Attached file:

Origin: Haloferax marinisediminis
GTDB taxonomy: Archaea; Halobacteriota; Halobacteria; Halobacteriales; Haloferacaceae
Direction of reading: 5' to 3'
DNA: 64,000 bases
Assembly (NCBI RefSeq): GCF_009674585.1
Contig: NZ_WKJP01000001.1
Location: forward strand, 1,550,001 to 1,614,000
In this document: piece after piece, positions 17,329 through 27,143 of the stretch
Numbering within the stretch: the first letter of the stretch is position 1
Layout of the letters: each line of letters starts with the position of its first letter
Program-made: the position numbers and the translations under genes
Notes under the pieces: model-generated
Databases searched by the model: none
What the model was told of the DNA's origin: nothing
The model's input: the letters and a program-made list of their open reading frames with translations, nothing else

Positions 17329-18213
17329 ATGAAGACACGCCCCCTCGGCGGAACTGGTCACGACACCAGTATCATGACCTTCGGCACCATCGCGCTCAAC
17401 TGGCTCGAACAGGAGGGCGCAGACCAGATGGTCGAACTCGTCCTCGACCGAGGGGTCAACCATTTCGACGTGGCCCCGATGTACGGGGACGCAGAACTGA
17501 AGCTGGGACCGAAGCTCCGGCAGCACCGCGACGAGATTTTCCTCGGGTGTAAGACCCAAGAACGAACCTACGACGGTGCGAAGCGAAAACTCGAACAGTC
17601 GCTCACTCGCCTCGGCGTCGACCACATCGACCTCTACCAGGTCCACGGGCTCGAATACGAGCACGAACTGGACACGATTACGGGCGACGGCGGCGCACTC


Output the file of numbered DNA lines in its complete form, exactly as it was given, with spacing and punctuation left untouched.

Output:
Origin: Haloferax marinisediminis
GTDB taxonomy: Archaea; Halobacteriota; Halobacteria; Halobacteriales; Haloferacaceae
Direction of reading: 5' to 3'
DNA: 64,000 bases
Assembly (NCBI RefSeq): GCF_009674585.1
Contig: NZ_WKJP01000001.1
Location: forward strand, 1,550,001 to 1,614,000
In this document: piece after piece, positions 17,329 through 27,143 of the stretch
Numbering within the stretch: the first letter of the stretch is position 1
Layout of the letters: each line of letters starts with the position of its first letter
Program-made: the position numbers and the translations under genes
Notes under the pieces: model-generated
Databases searched by the model: none
What the model was told of the DNA's origin: nothing
The model's input: the letters and a program-made list of their open reading frames with translations, nothing else

Positions 17329-18213
17329 ATGAAGACACGCCCCCTCGGCGGAACTGGTCACGACACCAGTATCATGACCTTCGGCACCATCGCGCTCAAC
17401 TGGCTCGAACAGGAGGGCGCAGACCAGATGGTCGAACTCGTCCTCGACCGAGGGGTCAACCATTTCGACGTGGCCCCGATGTACGGGGACGCAGAACTGA
17501 AGCTGGGACCGAAGCTCCGGCAGCACCGCGACGAGATTTTCCTCGGGTGTAAGACCCAAGAACGAACCTACGACGGTGCGAAGCGAAAACTCGAACAGTC
17601 GCTCACTCGCCTCGGCGTCGACCACATCGACCTCTACCAGGTCCACGGGCTCGAATACGAGCACGAACTGGACACGATTACGGGCGACGGCGGCGCACTC